Spittoon (64395) | more than 10 years ago | (#5901573)

Jeez people, read the whole article, it's not that long:

The challenge-response system will be optional and free for EarthLink subscribers, Anderson said. It will allow users to automatically clear the e-mail addresses of friends, family members and other associates in their electronic address books, so those people would not receive the challenge e-mail.

That's called a "white list"-- a list of addresses you know are legitimate.

When someone responds to a challenge and you accept their response, they go on your whitelist.

When you turn on this gadget, add your mailing list addresses to your white list. If you suddenly stop getting a list, go find out if they changed their sending address and add it to your white list.

If that's too much of a burden, feel free not to use the service, and go back to complaining about spam.

Wow, nobody understands this! (5, Insightful)

MrPerfekt (414248) | more than 10 years ago | (#5901582)

I see a slew of people saying "blah blah blah, they'll automate the response blah blah blah". And apparently, to alot of you, this is all new.

This is something that's been around for a few years and gee, spammers haven't gotten around it yet. C/R antispam systems work because spammers don't use valid Reply-to: or To: addresses.

If they did and the spam gets through the system, then great! There's one more point where we can nail them on when/if we go to hunt them down. Oh, you used your dialup with an SMTP server to auto-respond to the challenge (which is probably alot of work for the average evil spammer), great, email abuse@isp and have his account shutdown.

Since I have started using ASK to C/R my email. -zero- spams have gotten in my Inbox (which is what annoyed me the most about spam, the false positive I got when the little sound would ring telling me I had new mail.)

Intrusive? PLEASE! How lazy are you? Hit reply -once- and you'll never have to see it again when sending email to me. I'd say getting pelted with 200 spams a day is slightly more intrusive to me than what you're going to have to do to send an email to me.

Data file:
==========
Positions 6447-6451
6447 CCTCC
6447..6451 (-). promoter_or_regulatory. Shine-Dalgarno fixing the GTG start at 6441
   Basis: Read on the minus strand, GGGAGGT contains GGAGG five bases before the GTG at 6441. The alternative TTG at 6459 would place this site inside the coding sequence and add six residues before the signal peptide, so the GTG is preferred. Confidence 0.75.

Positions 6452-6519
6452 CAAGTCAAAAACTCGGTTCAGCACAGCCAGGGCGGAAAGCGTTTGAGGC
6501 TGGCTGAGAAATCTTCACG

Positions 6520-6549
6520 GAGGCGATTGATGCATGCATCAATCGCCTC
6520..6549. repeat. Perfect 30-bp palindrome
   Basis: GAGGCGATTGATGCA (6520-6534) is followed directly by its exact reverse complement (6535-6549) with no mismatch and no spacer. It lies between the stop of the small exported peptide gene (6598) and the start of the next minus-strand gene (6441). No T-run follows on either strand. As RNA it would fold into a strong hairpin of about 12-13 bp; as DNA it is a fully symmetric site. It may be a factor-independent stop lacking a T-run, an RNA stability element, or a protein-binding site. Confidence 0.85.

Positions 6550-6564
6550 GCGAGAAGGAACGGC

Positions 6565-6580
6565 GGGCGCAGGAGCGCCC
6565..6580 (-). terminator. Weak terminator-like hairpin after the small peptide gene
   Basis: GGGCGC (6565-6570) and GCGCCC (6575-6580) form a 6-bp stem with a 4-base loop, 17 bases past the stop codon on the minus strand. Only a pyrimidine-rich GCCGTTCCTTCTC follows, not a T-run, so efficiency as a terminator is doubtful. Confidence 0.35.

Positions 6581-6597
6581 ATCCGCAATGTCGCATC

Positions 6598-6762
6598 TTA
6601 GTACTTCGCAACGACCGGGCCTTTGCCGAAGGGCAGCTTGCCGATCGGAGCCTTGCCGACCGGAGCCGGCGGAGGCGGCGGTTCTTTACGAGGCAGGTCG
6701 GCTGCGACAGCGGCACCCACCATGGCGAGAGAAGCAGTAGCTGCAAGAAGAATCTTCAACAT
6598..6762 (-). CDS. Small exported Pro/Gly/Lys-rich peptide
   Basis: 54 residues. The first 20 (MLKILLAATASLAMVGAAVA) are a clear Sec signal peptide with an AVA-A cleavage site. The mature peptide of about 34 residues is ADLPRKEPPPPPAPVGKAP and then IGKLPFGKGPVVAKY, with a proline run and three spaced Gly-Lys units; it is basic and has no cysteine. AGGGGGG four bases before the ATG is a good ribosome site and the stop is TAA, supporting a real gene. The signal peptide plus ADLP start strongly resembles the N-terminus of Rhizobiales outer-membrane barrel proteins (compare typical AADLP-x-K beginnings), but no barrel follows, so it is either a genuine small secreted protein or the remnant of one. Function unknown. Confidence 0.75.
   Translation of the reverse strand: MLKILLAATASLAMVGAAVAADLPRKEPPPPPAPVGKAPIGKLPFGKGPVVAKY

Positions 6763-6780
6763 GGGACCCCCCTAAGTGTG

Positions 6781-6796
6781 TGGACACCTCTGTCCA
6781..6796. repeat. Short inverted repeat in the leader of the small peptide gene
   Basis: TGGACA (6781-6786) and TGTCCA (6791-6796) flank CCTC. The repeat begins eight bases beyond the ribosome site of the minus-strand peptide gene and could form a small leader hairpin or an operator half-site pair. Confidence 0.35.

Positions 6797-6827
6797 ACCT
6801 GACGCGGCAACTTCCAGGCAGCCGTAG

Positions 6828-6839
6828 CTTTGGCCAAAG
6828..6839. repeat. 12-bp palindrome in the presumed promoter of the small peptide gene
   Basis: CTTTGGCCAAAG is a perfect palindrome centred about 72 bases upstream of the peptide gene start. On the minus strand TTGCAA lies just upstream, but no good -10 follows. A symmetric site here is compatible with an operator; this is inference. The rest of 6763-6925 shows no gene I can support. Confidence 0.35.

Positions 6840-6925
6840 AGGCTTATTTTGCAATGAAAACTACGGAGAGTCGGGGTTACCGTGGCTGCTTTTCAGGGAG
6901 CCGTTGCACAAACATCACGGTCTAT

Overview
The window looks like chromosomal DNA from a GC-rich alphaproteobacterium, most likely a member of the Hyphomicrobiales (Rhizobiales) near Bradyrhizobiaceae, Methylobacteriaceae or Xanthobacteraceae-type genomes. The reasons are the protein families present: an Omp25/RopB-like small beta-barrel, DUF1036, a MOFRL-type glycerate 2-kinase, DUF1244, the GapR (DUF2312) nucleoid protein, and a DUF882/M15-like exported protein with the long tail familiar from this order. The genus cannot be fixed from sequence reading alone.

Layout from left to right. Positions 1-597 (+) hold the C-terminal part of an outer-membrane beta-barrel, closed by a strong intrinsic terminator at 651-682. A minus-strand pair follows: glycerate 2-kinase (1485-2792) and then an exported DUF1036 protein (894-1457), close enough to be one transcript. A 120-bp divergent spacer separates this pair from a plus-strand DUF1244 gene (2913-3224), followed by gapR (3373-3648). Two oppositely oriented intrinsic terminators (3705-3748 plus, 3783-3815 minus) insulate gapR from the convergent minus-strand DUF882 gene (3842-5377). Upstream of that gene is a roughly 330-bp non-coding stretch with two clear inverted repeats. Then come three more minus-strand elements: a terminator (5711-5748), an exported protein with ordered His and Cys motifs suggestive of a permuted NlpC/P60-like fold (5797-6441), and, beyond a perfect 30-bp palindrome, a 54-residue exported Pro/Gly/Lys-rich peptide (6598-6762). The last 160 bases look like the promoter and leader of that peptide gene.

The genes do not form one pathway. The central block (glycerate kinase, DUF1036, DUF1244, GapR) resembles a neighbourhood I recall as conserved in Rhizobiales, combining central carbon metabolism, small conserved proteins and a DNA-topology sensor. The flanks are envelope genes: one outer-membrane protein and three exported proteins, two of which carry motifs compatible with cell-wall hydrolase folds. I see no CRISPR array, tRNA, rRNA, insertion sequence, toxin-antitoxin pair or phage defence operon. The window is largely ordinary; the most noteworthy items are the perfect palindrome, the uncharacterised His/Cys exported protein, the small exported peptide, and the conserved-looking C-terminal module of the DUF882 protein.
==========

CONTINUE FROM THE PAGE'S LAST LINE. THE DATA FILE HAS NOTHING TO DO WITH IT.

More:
How has this problem escaped me? (2, Informative)

Cobralisk (666114) | more than 10 years ago | (#5901584)

But spammers have found ways to defeat them and spam accounts for 40 percent of all e-mail

Is this true?

Of all my email accounts, the only one I ever get spam on is my yahoo account, which I set up pretty much to get spam on, since any websites I visit that require registration, I always give them the "spam" address I got for free. I don't even check that email for anything. Human beings are the only recipients of my paid email addresses. I am for measures like this though, because even though I'm not affected directly by spam, increased traffic on the net is bad for everyone.

We need to punish the sensless posting of one's own email address to anonymous sources. These are the same people that give out their address and phone numbers when they buy batteries from radio shack. Use your head, they don't want to know where you live so they can send you a case of scotch. They want to drink your beer, crash on your couch, sleep with your daughter, and have you pay them for the privelege.

Authenticate from address (1)

soundman32 (147936) | more than 10 years ago | (#5901600)

I've just implemented a POP3 email checker that makes sure the FROM address is valid. It removes about 25 spams per day (out of 100) and MailWasher takes care of the rest.

If anyone is interested in trying out my program, drop me a line.

Earthlink spam filtering (1)

ceswiedler (165311) | more than 10 years ago | (#5901603)

I use Earthlink, and they already have a decent spam-filtering system. I still use both SpamProbe and SpamAssassin, and the combination of all three works well enough that I'm not afraid to give my real address just about anywhere.

Well, except maybe Slashdot.

But perhaps with the new system, I can post it even here!